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In Indian religions and society, an acharya (IAST: ācārya; Sanskrit: आचार्य; Tamil: அசாரி ācāri; Pali: Acariya) is a guide or instructor in religious matters; founder, or leader of a sect; or one who sits of gadi; or a highly learned man or a title affixed to the names of learned men. The designation has different meanings in Hinduism, Buddhism, Jainism and secular contexts.


Acharya is also used to address a teacher or a scholar in any discipline, e.g.: Bhaskaracharya, the mathematician. It is also a common suffix in brahmin (Vishwakarma) names, e.g.: Krishnamacharya, Bhattacharya. In South India, this suffix is sometimes shortened to Achar, e.g.: TKV Desikachar. Acharya is also used as surname. In the social order of some parts of India, acharyas are considered as the highest amongst the brahmin community, often described as the "shrestha Brahman" i.e. best in brahmins. In Madhwa brahmins Acharya means a priestly person.



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The term "Acharya" is most often said to include the root "char" or "charya" (conduct). Thus it literally connotes "one who teaches by conduct (example)," i.e. an exemplar.

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In Hinduism

In Hinduism, an acharya (आचार्य) is a formal title of a teacher or Guru. In rare cases, the title may denote someone considered to be a mahāpuruśa (महापुरुश, divine personality) who is believed to have descended as an avatāra (अवतार, incarnation) to teach and establish Bhakti in the World and write on the siddhānta (सिद्धांत, Doctrine) of devotion to Bhagwan (भगवान्, Lord, God, blessed one, see also iśvara).

Examples of acharyas in the Hindu tradition are:

In Jainism

In Jainism, an acharya is a Monk who is one of the Pañca-Parameṣṭhi and thus worthy of worship. An acharya is the highest leader of a Jain order. He is the final authority in his monastic order and has the authority to ordain new Monks and nuns. He is also authorized to consecrate new idols, although this authority is sometimes delegated to scholars designated by him.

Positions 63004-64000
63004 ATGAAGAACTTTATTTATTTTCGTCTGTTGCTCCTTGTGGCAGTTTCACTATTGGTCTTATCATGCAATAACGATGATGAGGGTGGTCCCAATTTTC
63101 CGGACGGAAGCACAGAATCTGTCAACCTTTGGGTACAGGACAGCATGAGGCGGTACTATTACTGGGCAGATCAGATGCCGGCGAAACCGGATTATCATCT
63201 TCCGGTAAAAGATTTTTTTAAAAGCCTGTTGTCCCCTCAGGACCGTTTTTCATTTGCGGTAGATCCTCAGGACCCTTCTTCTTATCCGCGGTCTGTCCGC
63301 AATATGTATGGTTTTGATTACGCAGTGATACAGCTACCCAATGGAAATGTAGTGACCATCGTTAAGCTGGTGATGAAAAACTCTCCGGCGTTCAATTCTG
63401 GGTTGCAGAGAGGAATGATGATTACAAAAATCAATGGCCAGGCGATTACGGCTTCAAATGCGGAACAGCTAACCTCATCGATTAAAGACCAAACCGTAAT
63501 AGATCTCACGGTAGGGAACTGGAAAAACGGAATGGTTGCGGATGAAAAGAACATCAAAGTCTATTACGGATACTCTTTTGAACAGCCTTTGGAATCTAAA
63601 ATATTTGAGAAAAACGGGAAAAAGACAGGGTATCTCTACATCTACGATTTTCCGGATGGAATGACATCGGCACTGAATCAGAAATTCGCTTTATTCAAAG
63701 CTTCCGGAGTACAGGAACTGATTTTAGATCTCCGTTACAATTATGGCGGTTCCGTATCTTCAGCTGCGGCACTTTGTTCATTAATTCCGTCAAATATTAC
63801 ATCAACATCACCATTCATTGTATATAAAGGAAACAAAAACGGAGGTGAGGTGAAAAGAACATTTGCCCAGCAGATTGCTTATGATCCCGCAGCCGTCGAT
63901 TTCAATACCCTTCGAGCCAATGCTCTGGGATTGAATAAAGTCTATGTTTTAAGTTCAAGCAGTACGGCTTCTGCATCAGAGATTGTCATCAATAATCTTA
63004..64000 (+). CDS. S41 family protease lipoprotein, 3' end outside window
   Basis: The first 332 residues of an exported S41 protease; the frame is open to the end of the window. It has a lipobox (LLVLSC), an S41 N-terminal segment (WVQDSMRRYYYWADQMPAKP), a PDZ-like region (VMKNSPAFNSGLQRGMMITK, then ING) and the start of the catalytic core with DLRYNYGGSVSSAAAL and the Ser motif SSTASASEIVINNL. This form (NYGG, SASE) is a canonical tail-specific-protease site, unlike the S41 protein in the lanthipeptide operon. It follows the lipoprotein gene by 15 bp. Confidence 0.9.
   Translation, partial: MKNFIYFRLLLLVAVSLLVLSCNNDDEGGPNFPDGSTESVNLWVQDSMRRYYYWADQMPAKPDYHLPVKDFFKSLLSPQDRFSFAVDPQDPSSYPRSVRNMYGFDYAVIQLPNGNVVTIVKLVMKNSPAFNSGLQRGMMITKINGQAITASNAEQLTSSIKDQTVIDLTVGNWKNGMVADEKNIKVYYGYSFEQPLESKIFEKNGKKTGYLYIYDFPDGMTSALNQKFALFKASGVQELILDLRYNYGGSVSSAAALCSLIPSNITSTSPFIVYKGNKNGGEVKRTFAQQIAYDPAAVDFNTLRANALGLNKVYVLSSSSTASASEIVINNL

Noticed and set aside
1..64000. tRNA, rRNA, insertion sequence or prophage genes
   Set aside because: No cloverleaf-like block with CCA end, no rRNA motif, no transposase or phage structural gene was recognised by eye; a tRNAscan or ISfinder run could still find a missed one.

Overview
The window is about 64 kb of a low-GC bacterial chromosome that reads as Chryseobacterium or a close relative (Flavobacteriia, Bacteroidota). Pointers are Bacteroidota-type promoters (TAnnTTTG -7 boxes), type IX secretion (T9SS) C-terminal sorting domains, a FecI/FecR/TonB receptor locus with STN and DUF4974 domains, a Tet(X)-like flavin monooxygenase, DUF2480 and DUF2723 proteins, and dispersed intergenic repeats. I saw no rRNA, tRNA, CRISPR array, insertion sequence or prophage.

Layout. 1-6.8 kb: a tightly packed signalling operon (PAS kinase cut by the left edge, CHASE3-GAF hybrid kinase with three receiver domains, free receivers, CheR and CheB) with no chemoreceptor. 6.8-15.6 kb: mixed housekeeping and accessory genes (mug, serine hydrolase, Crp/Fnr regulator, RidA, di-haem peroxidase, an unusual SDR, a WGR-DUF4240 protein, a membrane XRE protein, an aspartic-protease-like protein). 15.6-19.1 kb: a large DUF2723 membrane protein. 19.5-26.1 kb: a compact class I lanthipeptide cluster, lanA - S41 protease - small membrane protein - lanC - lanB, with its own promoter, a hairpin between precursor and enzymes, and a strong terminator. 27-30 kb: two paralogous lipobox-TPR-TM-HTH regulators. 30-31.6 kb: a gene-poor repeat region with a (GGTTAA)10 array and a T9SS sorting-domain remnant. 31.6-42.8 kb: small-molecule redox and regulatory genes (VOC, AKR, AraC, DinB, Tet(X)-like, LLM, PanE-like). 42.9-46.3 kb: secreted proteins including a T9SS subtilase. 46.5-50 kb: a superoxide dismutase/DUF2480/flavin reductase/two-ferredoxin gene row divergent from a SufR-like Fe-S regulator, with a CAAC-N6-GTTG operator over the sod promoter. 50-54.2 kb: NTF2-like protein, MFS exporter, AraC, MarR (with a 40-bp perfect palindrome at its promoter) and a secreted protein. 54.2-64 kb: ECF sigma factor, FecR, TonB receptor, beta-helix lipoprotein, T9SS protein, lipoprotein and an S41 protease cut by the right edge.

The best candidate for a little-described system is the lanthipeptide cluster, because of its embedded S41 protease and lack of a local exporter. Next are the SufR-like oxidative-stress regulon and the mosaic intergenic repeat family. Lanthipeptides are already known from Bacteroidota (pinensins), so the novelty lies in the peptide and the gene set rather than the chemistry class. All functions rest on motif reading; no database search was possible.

Some famous Jain acharyas in approximate chronological order, are:

Modern Jain acharyas include Digambara Acharya Vidyasagar and Vidyanand and Svetambara Padma Sagar Suri, Subodhsagar Suri, Yashodev Suri, and Jayantsain Suri. In the Svetambar Terapanthi subsect are Acharya Bhikshu, Acharya Tulsi and Acharya Mahapragya and in the Sthanakvasi subsect Acharya Sushil Kumar have been the leading acharyas.

An acharya, like any other Jain Monk, is expected to wander except for the Chaturmas. Bhaṭṭārakas, who head institutions, are technically junior Monks, and thus permitted to stay in the same place.

In Buddhism

In Buddhism, the Pali variant Acariya, lit. "teacher", is one of the two teachers of a novice Monk, the other being the upādhyāya. In Mahayana traditions the Epithet acharya was more widely used as an honorific indicating great scholastic renown; it was somewhat more general than the similar Epithet paṇḍita. The Tibetan term loppön is used to translate acharya.

In Japanese Esoteric Buddhism, the term is used for initiates: the Japanese Shingon sects employ the acharya title with its qualified priests who have completed training at Mount Koya, while for the Tendai sect it refers to training at Mount Hiei.

slob dpon - Master, acharya. title given to spiritual teachers and learned scholars [RY]

slob dpon - acharya 1) an accomplished master of meditation practice and study. 2) spiritual master, acharya, saint, scholar, teacher. 3) An official position in a monastery. 4) a preceptor. (presiding) master; preceptor (monastic) [RY]

a tsa ra - grotesque monk, jesters of great indian philosophers, corruption of acharya, species of hobgoblin or specter, clowns in tibetan religious dances [JV]

a tsa rya - SK 1) spiritual guide/ master/ acharya; 2) instructor, professor; 3) doctor [IW]